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Examine the characteristics of a biome you studied Answer layout: Explain the term biome Name an example studied

Outline the three or four main characteristics Explain each characteristic with examples A biome is a world region which is influenced by the climate. The climate is the controlling factor of the type of soil that is formed, the vegetation that grows and the animals that live there. The biome we studied is the Tropical rainforest found five degrees north and south of the equator. Our studied example is the Tropical Rainforest of the Amazon, Brazil. The characteristics of this biome that I will discuss are Climate, Soil, Vegetation and Animals. The Amazon rainforest is the largest of all the forests in the world. It covers almost the entire Amazon basin, mainly in Brazil, but also extending into neighbouring countries.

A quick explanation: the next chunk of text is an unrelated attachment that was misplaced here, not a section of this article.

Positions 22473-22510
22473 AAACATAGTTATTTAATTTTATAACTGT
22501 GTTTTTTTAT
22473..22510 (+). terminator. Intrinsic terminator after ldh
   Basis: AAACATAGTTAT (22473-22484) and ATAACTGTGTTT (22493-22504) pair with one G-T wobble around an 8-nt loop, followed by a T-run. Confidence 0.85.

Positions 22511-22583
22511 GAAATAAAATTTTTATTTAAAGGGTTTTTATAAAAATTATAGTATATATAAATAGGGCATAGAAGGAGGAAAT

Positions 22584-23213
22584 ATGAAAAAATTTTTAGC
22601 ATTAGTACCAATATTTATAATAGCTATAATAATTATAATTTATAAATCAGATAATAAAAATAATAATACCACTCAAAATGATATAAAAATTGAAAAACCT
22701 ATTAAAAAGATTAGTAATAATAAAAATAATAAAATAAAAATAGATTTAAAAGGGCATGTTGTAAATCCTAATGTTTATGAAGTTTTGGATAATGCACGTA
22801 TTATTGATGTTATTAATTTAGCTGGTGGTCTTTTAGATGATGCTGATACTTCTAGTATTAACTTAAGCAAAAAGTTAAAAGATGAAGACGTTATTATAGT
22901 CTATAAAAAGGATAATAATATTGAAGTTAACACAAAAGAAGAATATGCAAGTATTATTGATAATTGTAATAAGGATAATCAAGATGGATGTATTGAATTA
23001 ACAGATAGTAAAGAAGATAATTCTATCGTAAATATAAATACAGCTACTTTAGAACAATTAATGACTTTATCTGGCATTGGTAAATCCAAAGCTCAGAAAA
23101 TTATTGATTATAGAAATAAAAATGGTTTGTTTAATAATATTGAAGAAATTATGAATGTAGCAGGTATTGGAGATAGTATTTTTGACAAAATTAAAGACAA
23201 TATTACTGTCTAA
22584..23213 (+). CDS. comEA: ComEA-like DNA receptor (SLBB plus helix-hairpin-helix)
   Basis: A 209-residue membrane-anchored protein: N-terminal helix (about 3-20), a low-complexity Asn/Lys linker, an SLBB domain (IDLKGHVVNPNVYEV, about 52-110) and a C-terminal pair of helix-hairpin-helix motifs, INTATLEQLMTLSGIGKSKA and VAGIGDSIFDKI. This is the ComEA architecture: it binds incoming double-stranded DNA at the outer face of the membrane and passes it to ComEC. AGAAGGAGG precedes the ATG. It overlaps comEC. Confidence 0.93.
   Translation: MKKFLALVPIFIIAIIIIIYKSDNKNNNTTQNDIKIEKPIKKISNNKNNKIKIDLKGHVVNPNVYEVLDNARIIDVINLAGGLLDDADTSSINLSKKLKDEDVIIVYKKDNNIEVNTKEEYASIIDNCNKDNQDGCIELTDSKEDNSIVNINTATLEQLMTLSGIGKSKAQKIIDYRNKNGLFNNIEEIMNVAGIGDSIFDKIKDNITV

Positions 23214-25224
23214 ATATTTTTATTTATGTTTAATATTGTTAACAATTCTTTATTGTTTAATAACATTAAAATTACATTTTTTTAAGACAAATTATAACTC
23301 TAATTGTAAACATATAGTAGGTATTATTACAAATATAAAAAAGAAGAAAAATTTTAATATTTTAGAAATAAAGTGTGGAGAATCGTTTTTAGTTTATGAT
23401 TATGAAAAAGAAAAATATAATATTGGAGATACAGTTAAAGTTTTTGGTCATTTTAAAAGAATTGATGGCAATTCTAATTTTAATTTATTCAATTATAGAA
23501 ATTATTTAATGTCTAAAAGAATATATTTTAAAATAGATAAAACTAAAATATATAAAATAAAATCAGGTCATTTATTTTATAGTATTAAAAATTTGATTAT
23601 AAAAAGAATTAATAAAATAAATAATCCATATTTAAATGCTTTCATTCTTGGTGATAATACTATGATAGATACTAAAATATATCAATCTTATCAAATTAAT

Climate The climate of this biome is tropical. The rainforest has a warm, wet, humid, sticky climate. Temperatures range from 20 degrees to 34 degrees Celsius with an average of 27 degrees. Humidity is between 77-88%. It rains every day, at very regular intervals, starting and ending very suddenly. This is called "convectional rainfall", a term which describes how the rainfall comes about, because the sun heats the ground, which heats the air nearest the ground causing it to expand and rise, and then, when it reaches a certain height, condenses to form clouds and finally falling as rain. It is very common to have storms with this kind of convectional rainfall. This biome receives its greatest heat from the 21st of June to the 22nd of December as the sun changes position above/below the equator (Thermal Equator). Soil The soil type of this biome is called the latosol soil, a zonal soil that forms due to climatic conditions in certain locations around the world. This soil is low in nutrients due to the heavy rainfall regularly received which leaches much of the valuable nutrients down through the soil. Any dead organic matter is quickly decomposed by microorganisms and heat and used by the shallow roots of the trees and vines. As a result there is a low level of nutrients and fertility with this soil type. In areas of deforestation the exposed soil is quickly washed away by the heavy rain during storms. In fact the trees of the Amazon actually protect the soils below them as the broad leaves and different layers of trees act as a type of INTERCEPTION. This is when the leaves break the fall of heavy rain and lessens the ability of the rain to strip the soil and its nutrients below.